Many businesses just assume that a landline is a landline … until they go to sign up for one.
Regular business landlines come in two flavours: PSTN and ISDN. (We’ll leave VoIP to one side for now, and talk about that another day.)
Both systems have their pros and cons, and the ideal solution for your business may well be to use a combination of the two.
PSTN (Public Switched Telephone Network)
PSTN, which is also called POTS (Plain Old Telephone System), supplies a single phone line with a single phone number.
This service is ideal for smaller businesses that require only one or two lines. It is also recommended for many services where a dedicated line is required, such as fax and EFTPOS machines, back-to-base alarm systems, and ADSL connections.
ISDN (Integrated Services Digital Network)
The ISDN digital service provides multiple channels per line, and enables multiple concurrent phone calls. Each digital line can carry both voice and data services. These lines provide greater bandwidth than PSTN lines, which makes them well suited for services including data transfer and video conferencing.
This service is ideal for medium to large businesses, and is typically connected to office phones through a PBX system.
For most businesses, only 30-40% of their phone lines are in use at any one time. That means that in an office with 10 staff where everyone has their own phone, you would require either 10 PSTN lines or 4 ISDN lines. This helps to make ISDN cost effective, especially in larger offices.
- ISDN 2
This is the starter level for ISDN, providing two channels on your ISDN line. As your business grows, this service can be expanded to 4, 6, and then 8 channels.
- ISDN 10, 20, 30
Larger businesses can sign up for 10, 20 or 30 ISDN channels. Services are easily upgraded from 10 to 20 to 30. If you require more than 30 channels, a second ISDN service can be installed.
With ISDN, each phone within your business can have a unique phone number, which people from outside the business can dial directly. (This is called a DID or Direct In-Dial number.) You can typically purchase DID numbers in blocks of 100 from your telco. When you purchase a block of numbers in this way, they remain yours, and you can take them with you if you ever decide to change to a different carrier.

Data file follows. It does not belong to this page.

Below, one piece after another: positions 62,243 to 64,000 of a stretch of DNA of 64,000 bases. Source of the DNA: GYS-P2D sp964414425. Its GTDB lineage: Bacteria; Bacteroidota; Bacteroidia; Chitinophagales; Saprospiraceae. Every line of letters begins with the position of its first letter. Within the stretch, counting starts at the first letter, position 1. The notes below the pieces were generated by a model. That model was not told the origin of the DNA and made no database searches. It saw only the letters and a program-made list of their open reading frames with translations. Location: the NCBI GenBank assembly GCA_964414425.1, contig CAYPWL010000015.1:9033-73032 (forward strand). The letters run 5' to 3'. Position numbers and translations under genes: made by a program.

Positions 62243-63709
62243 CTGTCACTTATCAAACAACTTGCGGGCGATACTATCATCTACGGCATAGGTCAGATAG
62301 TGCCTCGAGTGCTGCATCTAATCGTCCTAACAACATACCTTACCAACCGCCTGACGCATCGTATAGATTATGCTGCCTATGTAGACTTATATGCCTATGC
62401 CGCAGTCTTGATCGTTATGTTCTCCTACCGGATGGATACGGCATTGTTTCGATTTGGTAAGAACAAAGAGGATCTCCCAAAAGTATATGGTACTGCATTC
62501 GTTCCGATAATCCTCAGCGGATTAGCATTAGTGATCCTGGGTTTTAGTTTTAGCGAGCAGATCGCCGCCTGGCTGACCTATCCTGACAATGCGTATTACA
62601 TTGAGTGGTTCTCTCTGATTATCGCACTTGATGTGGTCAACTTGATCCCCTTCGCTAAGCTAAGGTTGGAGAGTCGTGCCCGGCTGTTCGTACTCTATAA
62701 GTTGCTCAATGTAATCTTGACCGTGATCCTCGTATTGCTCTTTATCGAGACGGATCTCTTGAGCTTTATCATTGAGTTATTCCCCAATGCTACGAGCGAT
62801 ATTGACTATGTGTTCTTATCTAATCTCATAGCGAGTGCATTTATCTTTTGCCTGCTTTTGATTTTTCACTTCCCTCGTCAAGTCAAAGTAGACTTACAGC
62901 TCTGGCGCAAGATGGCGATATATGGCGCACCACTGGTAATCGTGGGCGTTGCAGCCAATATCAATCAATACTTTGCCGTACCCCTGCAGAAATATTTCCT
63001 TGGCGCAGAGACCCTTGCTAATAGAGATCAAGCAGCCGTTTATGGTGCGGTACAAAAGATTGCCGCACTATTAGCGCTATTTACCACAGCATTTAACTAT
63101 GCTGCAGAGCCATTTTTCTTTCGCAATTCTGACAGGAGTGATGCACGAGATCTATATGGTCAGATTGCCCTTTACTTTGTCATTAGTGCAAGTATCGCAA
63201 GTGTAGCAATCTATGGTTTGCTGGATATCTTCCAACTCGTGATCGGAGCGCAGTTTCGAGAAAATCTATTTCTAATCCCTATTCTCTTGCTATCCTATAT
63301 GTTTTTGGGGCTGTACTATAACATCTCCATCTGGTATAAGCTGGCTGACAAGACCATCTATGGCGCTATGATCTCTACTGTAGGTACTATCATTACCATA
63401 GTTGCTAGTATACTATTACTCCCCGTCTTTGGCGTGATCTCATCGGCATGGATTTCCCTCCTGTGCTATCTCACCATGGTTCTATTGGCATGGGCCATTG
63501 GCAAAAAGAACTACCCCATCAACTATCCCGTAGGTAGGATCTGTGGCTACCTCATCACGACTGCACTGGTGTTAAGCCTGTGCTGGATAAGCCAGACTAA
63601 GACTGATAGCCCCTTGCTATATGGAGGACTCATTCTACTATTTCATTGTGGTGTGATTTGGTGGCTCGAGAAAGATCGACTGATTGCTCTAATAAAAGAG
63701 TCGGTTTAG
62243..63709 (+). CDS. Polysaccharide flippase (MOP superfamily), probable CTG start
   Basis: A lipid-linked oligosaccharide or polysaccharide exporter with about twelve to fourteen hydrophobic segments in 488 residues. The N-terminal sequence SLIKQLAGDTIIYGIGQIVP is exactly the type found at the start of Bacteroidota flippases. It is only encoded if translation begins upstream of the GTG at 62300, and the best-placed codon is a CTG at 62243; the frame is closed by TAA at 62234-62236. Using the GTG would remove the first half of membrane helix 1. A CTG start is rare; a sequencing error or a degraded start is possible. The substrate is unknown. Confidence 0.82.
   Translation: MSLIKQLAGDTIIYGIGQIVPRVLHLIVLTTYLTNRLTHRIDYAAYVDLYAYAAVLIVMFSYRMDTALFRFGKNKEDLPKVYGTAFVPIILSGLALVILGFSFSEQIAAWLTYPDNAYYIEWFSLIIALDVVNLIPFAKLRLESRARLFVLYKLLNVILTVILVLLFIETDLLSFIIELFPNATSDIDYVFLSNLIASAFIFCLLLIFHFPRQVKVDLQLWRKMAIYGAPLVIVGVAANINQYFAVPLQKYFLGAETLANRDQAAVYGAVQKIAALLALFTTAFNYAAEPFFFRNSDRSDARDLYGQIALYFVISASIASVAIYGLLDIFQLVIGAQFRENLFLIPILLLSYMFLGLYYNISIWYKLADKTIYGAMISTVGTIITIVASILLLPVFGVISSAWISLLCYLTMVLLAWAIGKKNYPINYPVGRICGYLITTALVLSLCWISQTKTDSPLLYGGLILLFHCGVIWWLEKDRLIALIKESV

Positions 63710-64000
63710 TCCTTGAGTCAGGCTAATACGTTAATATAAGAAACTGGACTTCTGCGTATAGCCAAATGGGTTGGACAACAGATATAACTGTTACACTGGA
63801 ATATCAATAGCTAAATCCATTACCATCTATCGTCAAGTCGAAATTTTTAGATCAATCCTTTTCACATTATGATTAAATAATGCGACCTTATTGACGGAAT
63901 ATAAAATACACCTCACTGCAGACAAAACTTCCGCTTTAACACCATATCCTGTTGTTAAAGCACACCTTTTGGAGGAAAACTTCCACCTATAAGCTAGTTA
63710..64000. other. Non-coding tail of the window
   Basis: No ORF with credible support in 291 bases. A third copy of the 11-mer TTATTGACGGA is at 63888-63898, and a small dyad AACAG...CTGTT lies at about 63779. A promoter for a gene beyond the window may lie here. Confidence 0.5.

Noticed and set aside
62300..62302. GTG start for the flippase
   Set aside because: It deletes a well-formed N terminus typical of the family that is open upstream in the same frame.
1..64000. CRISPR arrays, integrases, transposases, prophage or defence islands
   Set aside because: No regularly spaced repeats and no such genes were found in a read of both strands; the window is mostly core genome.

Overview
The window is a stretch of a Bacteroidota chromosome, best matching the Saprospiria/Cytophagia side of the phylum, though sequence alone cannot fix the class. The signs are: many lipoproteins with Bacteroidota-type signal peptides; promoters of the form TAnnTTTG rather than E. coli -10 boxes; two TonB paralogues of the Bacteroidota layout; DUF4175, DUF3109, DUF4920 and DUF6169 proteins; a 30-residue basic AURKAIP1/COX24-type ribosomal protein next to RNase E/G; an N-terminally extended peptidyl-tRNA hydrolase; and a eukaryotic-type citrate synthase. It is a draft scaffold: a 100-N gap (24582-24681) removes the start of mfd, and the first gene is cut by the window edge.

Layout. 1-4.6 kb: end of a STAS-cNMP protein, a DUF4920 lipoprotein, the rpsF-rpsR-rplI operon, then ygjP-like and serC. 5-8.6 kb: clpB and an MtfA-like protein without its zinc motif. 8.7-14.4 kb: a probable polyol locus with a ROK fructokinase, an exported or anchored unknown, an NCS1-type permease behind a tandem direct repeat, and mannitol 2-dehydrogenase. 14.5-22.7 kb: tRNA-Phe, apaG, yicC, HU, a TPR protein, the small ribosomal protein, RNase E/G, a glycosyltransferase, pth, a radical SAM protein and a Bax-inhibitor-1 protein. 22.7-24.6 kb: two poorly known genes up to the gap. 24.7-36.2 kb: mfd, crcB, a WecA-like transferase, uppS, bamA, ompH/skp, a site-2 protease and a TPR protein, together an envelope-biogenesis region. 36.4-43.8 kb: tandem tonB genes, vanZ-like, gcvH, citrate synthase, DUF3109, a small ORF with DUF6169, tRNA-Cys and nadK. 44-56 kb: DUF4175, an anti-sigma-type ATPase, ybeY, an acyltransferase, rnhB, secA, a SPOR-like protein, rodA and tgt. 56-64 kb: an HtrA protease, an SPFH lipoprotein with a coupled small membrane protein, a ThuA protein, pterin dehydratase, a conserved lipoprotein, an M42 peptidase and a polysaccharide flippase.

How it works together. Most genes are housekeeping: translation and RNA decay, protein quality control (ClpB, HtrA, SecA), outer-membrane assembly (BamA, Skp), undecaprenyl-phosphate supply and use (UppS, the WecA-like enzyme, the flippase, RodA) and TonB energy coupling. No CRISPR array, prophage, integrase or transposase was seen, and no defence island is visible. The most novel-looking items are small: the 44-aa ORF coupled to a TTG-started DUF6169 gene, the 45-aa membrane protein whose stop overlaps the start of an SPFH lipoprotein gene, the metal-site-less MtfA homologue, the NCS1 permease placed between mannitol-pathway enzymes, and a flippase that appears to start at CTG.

Which one is right for your business?
For medium to large business, an ISDN system for your phone lines will help to save you money (remembering that you need 60-70% fewer lines than for a comparable PSTN system).
Before you go all the way with ISDN, it’s important to look at the dedicated services that you want to run. For example, services such as ADSL and some back-to-base alarm systems are incompatible with ISDN. (If you’re not sure what types of lines your services are compatible with, it’s a good idea to check with your suppliers.)
So the best solution for many medium to large businesses is to use ISDN for their phone lines, plus get a few PSTN lines for stand-alone services.
Smaller businesses will often be paying about the same for an ISDN solution as they will for a PSTN solution. The main consideration here is the future growth expected for the business. The more phone lines you need, the more cost-effective ISDN becomes, so if it’s likely the business will grow rapidly, it will probably be more cost effective to start with an ISDN 2 system.
Alltel supplies both PSTN and ISDN landlines for businesses, so please give us a call on 1300 ALLTEL (255 835) if you need any help deciding which type of line is best suited for your business.